Bringing Puppy Home

The first week you and your dog spend together can be exhilarating, fun, enriching and just soo much fun. Make the transition easier on both of you by doing a little advance planning before your new dog arrives.

So do your homework and prepare yourself before puppy arrives. A great way to get puppy-wise and ready for the big day is to read Ian Dunbar's free e-books. These are free PDF documents that you have permission to download, copy and share. Available on DOGSTARDAILY or below.

Watch Ian Dunbar on TED talking about dog friendly dog training (great watch).


Have a Family Discussion

A dog is a big commitment, so before you take the plunge, make sure you're all together on wanting this newest member of the family. Decide who's going to be the primary caretaker and who takes care of other responsibilities. Think about training method, time commitment, walking, food, water, poo picking and grooming needs. Also define rules about will the dog be allowed on the bed/couch, dog bed, what areas in the house are off limits (for example kitchen)?


Stock up

Buy some of the basics ahead of time. Here's what you'll need:

  • Crate

  • Food and water bowls

  • Food and some treats for training (try to get the same food your puppy was eating before as a change in diet can upset his stomach)

  • Doggie toothpaste and brush (normal soft toothbrush will do)

  • Collar and leashes (different leashes if you want to train your dog inside in case they get dirty)

  • Bed (maybe two, one for the crate and one for the place your puppy will spend most the time)

  • Toys, especially chew toys and balls

  • Kongs are a great thing to keep dogs occupied for a while (filled with something yummy)

  • Stain- and odor-removing cleaners and some spare wipes and household paper

  • Doggie poo bags

  • Possibly some baby gates to block off sections of your house

  • Possibly some puppy training pads or newspaper

  • Something that protects your car seats from doggie odour

  • Dog shampoo, brush and nail clipper


Prepare your Home

This requires a little more work if you're getting a puppy, since they can be champion chewers and have a knack for getting into things they shouldn't. But no matter what your dog's age, you'll want to do some organizing ahead of time.

Create a temporary, gated-off living space for your dog or pup, where she can't damage your belongings or eat something that will make her sick. She'll stay in this area whenever you're not with her to prevent her from having housetraining accidents.

Pick a room that's a center of activity in your household, so your dog won't feel isolated, and be sure it's one with easy-to-clean floors. The kitchen is often a good choice; you can block it off with baby gates if needed. Make sure you remove anything that you don't want chewed on or soiled.

Puppy-proof to make sure anything that could hurt your dog (medicines, chemicals, certain plants) is out of reach.


On the Day

Keep it pleasant but low-key at first. For a shy puppy or dog, being taken to a new place and then deluged with lots of loud, lively strangers can be really overwhelming. The first day or two, keep the mood mellow and calm. Let puppy have a good sniff around the house and garden under supervision. Puppy still needs to sleep a lot so do not overstimulate.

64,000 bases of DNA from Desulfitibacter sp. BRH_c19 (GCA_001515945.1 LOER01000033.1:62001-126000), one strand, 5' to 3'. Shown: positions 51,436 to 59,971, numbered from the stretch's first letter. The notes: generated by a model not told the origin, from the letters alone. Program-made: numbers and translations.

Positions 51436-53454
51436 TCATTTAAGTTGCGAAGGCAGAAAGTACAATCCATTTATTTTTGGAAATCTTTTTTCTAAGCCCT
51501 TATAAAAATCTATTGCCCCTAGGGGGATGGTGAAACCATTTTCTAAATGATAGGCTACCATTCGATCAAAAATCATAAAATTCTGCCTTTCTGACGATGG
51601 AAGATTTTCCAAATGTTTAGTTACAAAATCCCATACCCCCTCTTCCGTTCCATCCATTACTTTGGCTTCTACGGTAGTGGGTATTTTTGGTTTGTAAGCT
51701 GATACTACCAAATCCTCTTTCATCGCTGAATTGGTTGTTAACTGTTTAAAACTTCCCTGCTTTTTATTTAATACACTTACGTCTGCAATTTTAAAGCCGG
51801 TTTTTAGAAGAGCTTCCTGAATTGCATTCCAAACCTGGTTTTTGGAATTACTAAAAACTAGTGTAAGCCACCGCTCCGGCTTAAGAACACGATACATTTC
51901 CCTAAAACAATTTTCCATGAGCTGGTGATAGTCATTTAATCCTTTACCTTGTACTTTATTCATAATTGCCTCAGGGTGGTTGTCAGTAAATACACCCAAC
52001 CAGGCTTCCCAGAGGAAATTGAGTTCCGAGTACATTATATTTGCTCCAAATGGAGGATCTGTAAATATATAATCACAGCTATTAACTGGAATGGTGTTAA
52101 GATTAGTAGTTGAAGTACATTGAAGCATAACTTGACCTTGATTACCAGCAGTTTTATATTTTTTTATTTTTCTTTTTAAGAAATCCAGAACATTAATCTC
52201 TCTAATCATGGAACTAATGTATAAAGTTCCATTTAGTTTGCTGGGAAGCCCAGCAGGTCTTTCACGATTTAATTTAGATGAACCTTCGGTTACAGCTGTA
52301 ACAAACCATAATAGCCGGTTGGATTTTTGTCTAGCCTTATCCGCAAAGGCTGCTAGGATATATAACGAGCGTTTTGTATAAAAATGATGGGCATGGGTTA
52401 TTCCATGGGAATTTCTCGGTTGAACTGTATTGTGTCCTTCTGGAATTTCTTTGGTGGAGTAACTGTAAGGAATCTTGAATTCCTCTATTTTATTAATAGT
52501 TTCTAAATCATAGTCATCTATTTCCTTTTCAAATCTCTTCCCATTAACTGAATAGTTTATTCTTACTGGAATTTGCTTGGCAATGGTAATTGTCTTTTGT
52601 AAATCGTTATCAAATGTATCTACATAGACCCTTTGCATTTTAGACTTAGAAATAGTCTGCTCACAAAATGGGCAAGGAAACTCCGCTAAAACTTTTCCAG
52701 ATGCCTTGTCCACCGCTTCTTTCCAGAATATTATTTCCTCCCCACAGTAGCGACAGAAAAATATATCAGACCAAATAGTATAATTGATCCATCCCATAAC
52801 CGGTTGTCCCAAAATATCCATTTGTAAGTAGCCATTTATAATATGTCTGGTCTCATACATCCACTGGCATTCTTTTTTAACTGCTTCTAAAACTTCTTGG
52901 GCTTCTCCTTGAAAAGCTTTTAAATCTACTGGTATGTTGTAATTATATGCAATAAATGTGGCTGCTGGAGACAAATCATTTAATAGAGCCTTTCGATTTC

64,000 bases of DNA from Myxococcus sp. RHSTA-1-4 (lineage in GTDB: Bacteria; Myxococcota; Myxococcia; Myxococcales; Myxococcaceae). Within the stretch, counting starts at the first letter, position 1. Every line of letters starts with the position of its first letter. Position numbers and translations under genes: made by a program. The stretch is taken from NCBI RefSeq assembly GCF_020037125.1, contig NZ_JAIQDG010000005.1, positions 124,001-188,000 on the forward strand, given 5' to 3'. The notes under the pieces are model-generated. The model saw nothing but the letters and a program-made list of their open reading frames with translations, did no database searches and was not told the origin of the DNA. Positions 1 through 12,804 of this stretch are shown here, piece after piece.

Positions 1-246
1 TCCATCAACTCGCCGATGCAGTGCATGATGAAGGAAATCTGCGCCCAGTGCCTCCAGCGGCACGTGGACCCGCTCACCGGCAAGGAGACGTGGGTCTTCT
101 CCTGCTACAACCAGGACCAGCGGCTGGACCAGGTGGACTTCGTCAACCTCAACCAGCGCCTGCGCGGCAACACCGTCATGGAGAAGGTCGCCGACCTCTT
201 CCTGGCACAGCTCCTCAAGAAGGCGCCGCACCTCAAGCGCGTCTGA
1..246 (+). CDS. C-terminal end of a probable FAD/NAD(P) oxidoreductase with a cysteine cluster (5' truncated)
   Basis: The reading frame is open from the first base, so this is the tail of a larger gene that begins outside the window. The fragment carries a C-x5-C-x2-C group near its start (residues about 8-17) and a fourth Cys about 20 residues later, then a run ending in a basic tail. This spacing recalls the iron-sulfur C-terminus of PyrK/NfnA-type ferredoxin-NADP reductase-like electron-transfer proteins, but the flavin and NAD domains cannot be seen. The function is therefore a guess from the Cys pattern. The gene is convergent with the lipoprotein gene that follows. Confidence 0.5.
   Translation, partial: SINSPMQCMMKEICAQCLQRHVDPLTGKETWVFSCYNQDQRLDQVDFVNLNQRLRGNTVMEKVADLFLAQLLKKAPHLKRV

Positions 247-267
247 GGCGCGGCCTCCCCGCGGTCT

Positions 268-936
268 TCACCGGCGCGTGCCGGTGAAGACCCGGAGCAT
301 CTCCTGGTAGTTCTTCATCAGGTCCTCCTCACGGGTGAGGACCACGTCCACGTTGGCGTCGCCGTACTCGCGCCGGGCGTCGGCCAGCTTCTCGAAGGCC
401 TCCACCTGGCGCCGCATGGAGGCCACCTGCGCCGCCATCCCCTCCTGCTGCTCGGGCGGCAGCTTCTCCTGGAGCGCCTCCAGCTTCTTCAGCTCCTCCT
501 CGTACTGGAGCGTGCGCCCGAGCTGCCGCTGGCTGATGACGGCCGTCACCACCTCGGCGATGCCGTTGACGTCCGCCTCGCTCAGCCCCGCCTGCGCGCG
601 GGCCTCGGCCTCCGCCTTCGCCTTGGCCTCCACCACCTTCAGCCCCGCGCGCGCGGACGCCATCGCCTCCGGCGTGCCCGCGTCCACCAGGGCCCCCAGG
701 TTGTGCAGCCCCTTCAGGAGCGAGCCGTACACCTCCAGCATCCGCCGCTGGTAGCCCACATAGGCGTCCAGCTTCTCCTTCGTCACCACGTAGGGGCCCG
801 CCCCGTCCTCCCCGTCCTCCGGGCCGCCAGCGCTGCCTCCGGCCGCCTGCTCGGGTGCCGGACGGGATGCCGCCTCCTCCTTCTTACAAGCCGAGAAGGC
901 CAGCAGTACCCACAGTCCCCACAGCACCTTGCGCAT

Introduce your dog to his crate. Crates are the best way to housetrain. To get puppy used to the crate put some kibble in the crate and let puppy wander around and find the treats, this to make it feel comfortable around it. Do this a few times and praise before you slowly close the door for a few seconds. open the door and praise. You can feed your dog in there, give him a pig ear and praise if calm. Do not react immediately if puppy cries, wait until calm and then approach (can be 20 seconds later). Do not leave puppy in the crate longer than a few minutes at the time and slowly increase the time.


Exercise - 5 Minute x Month of Age

Because Labradors are prone to joint problems and your puppy is still a baby with a fragile body make sure you do not over-exercise! No big walks! As a rule of thumb: 5 minutes per month of age, so for a 2 month old puppy (when you bring it home) you would exercise it max 10 minutes, 4 months 20 minutes 6 months 30 minutes. Once puppy reaches 1 year of age you can increase the exercise. Also be careful and do not allow rough play with older dogs.



The earlier you start, the faster and easier it will be to teach good manners and the better the lessons will stick.

The most important things to teach your dog are:

  • Housetraining

  • Socialise and getting comfortable around people and other dogs

  • Set up a routine (a routine helps with housetraining and is reassuring to your dog, figure out a schedule for walks, meals, bathroom breaks, and exercise and try to stick to it)

  • Get your dog registered at your local council

  • Find a vet

  • Do not allow teeth on skin (say ouuuutch! loudly and interrupt the play)

  • Praise puppy when calm and don't overexcite


Find a Puppy School

Once Puppy is fully immunised, you can start with puppy school. Group obedience classes are great for bonding with your new dog and for learning how to communicate with and train your dog. They are important for young puppies to socialise and be comfortable in a group of other canines and is a key part of part of raising a safe, friendly dog! Craig Murray is one very good and successful dog school (see Your vet will know about the closest puppy class in your area.


"Whoever said you can't buy happiness forgot about puppies."

Gene Hill

"Until one has loved an animal, part of one's soul remains unawakened."

Anatole France

"Folks will know how large your soul is by the way you treat a dog."

Charles Duran

Pedigree Labrador Retriever Puppies for sale

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